There are so many more uncountable reasons why I am a Catholic.  We know that there will be no paradise on earth; in the end, that it will be even better. It will be HEAVEN, where God Himself dwells. God’s arms are open to everyone.

All this can bring comfort, that our God has such a compassionate heart, that he gives us the best, and only the best. That he welcomes anyone and everyone to join him in the eternal feast.

That is why I am Catholic.

Violet Bruno, age 13

Why I am a Catholic?  To begin with, my parents were Catholic.  I was baptized, received First Communion, and was confirmed in Seattle.  Though I did not attend Catholic schools after second grade, our family always attended Catholic churches.

When I decided on who I was going to marry, he was Congregational, so we were married in the Congregational Church.  I attended church there, and all of my children were baptized and confirmed in the Congregational Church in Aurora, Illinois.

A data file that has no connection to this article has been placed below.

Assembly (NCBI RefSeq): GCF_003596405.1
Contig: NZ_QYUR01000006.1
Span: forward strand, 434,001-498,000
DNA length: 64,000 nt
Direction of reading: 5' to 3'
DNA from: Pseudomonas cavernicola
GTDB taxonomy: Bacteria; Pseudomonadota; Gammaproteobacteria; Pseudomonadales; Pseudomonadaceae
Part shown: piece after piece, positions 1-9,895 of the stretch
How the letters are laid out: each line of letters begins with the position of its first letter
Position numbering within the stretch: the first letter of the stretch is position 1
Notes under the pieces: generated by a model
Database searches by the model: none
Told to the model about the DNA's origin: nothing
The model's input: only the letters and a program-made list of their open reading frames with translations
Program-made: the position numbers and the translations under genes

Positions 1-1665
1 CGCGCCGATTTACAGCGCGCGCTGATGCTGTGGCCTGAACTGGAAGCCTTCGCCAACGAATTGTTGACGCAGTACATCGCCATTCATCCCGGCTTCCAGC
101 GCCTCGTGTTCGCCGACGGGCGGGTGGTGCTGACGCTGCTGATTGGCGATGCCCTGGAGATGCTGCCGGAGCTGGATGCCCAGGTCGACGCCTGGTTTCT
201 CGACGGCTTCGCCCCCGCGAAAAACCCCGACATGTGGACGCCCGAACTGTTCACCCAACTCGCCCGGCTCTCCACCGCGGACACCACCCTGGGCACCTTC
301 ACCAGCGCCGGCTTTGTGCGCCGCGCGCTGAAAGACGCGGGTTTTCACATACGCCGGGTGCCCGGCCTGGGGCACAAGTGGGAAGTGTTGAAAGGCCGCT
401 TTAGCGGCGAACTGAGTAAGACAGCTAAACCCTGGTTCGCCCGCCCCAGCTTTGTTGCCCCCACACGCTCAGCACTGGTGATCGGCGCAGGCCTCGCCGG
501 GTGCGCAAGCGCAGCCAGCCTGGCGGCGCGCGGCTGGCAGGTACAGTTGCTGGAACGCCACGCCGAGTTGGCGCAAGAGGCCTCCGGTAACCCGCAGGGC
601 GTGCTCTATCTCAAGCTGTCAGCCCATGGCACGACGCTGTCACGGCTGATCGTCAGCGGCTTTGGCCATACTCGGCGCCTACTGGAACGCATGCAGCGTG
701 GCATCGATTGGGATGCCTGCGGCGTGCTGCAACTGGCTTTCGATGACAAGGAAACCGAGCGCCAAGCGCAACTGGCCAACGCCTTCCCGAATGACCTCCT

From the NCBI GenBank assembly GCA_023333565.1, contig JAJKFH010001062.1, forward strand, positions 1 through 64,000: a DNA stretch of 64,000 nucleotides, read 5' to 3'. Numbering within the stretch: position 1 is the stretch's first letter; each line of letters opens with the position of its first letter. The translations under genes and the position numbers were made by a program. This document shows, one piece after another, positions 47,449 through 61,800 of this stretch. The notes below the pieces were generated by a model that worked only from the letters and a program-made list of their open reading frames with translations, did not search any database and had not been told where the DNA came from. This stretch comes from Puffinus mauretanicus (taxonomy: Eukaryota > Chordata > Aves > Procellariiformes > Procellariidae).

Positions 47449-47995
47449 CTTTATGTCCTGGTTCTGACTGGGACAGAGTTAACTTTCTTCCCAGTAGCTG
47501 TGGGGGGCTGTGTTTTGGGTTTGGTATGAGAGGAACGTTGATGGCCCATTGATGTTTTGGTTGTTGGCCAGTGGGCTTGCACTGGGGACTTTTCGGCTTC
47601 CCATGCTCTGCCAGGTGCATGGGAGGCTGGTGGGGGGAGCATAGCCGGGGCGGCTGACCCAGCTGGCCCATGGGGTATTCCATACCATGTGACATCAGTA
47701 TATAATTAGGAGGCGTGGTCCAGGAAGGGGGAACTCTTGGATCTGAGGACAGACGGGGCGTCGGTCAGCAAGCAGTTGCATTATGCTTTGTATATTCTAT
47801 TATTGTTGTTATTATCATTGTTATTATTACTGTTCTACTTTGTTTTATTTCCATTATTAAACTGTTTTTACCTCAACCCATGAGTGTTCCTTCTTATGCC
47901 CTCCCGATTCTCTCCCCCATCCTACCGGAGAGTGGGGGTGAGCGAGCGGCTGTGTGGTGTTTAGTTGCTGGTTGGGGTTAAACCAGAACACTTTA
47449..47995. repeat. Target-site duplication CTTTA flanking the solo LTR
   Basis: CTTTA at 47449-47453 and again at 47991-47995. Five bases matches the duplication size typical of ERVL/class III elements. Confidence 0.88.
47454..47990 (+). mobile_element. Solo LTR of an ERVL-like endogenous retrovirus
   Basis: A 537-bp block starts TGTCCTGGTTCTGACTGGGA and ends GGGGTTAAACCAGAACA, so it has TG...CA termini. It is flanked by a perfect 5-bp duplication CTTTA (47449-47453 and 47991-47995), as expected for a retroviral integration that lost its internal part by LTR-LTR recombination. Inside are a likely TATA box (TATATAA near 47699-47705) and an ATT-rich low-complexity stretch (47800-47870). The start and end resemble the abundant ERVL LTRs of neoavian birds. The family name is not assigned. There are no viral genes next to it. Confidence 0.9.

When I moved back to Seattle, after living twenty-six years in Aurora, I found that my life had changed from being a housewife and mother.  I was now a working single woman with grown-up children.  I realized I had options to decide for myself what my religion and spiritual life would be from now on.

One day I was near Seattle University having my car looked after.  I had heard about the new St. Ignatius Chapel, so since I had some time, I went over to sit for a while in the Chapel.  After seeing it, I began to go to Sunday Mass there.  But I had also heard about Great Music for Great Cathedrals.  I attended one performance and that decided me on trying out Mass at the Cathedral, and I kept going there.  When I saw a card that talked about “Welcome Back,” I signed up, and after that I never looked back.  I realized that not only did I want to be, but I needed to be, a member of this Church to continue my spiritual journey.